Clinical and Research News
Acute Stress Disorder Appears Poor Predictor of PTSD
Psychiatric News
Volume 43 Number 16 page 17-17

Can acute stress disorder (ASD) predict posttraumatic stress disorder (PTSD)? Small studies have produced conflicting results. Now results of a larger study, conducted by Australian researchers, has sided with researchers who have found no predictive link.

It was headed by Richard Bryant, Ph.D., of the University of New South Wales. Results were published in the June Journal of Clinical Psychiatry.

Some 500 civilians admitted to four major trauma hospitals across Australia between April 2004 and April 2005 served as subjects in this study. Sixty-two percent had been admitted because of injury due to a motor-vehicle accident, 16 percent had been admitted because of injury due to a fall, 8 percent had been admitted because of injury due to an industrial accident, 5 percent had been admitted because of injury due to an assault, and the remaining 9 percent had been admitted for other reasons.

Within a month after the subjects' hospitalization, Bryant and his coworkers used DSM-IV criteria to determine how many of them were experiencing ASD. Thirty-three (6 percent) were. Three months later, Bryant and his coworkers used DSM-IV criteria to determine how many of them had PTSD. Forty-nine (10 percent) did. Bryant and his group then looked to see how many of the 49 patients who met PTSD criteria at the three-month follow-up assessment had had ASD within the month after their trauma. They found that 15 (31 percent) had.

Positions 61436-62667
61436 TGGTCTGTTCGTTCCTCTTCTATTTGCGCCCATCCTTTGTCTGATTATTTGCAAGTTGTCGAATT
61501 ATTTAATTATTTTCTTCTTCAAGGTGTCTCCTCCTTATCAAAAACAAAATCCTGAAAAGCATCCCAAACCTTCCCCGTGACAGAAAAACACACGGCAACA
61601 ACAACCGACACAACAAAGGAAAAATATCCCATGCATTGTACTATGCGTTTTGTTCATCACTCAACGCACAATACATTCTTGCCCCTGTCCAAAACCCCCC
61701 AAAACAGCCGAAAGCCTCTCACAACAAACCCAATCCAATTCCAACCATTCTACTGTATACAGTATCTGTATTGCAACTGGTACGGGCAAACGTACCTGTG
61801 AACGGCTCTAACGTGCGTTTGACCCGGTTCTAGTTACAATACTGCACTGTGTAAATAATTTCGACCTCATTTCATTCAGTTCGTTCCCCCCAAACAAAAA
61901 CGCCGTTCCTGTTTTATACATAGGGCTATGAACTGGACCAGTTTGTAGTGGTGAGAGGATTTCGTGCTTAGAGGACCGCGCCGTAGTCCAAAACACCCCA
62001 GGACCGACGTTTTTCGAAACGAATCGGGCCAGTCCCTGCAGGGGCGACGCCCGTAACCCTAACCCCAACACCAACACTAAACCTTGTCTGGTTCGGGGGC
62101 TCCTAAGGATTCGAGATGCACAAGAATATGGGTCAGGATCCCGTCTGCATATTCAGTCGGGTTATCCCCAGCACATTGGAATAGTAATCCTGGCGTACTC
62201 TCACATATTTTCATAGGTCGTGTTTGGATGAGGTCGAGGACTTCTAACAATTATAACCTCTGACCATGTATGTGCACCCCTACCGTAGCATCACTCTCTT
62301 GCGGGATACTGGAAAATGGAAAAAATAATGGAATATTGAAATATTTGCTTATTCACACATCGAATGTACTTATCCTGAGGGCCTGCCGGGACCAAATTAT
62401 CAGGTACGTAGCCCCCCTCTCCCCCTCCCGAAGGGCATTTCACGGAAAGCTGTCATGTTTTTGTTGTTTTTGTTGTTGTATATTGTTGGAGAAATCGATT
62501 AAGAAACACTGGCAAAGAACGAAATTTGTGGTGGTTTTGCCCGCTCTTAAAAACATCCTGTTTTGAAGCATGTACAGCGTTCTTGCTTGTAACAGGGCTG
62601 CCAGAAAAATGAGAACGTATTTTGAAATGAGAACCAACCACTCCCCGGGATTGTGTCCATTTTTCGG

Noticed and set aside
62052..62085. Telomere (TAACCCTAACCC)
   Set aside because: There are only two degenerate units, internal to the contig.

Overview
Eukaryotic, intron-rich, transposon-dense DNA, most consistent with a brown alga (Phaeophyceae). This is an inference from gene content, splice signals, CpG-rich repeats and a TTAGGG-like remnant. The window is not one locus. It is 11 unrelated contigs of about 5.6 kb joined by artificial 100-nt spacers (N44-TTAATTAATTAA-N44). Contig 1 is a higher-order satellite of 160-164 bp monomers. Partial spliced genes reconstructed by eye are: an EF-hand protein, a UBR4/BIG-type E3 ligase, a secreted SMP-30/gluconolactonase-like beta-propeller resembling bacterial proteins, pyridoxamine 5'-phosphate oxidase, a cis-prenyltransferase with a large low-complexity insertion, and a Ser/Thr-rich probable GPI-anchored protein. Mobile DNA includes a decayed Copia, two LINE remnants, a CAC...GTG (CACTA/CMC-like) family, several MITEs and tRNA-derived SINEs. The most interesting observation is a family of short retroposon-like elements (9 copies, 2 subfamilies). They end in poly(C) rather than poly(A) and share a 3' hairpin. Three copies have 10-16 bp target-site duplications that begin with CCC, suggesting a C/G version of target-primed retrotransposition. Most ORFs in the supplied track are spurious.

Thus, "The majority of people who develop PTSD do not initially meet criteria for ASD," Bryant and his team concluded. "These data challenge the proposition that the ASD diagnosis is an adequate tool to predict chronic PTSD."

Nonetheless, Bryant and his coworkers did find that ASD's prognostic power tended to be somewhat stronger for subjects who had experienced a brain injury in conjunction with their trauma than for those who had not. Specifically, ASD predicted PTSD in 58 percent of this sub-group of subjects, versus 31 percent for the entire subject group. This particular finding may have relevance for the many Iraq War veterans whose PTSD is coupled with traumatic brain injury (Psychiatric News, March 2, 2007).

Also, since most of the subjects had been traumatized by accidental injuries, ASD might be more predictive of PTSD in patients whose trauma arises from other physical causes—say, from physical assault, sexual assault, or military combat—Bryant and his colleagues noted. Still, the rates of ASD and PTSD that they found in their subjects are similar to those that have been found in some other trauma populations, they pointed out. So their findings can probably be generalized to all trauma populations, they reasoned.

All told, since an ASD diagnosis appears to have only a limited ability to foretell PTSD, at least in persons who have been traumatized by accidental injuries, better tools than an ASD diagnosis are needed to determine which trauma victims are going to develop PTSD, Bryant and his group stated. For instance, preliminary evidence suggests that trauma patients' heart rates or moods in the wake of trauma might be good bellwethers of subsequent PTSD, they said.

The study was funded by Australia's National Health and Medical Research Council.

An abstract of "A Multisite Study of the Capacity of Acute Stress Disorder Diagnosis to Predict Posttraumatic Stress Disorder" is posted at<www.psychiatrist.com/abstracts/abstracts.asp?abstract=200806/060806.htm>.

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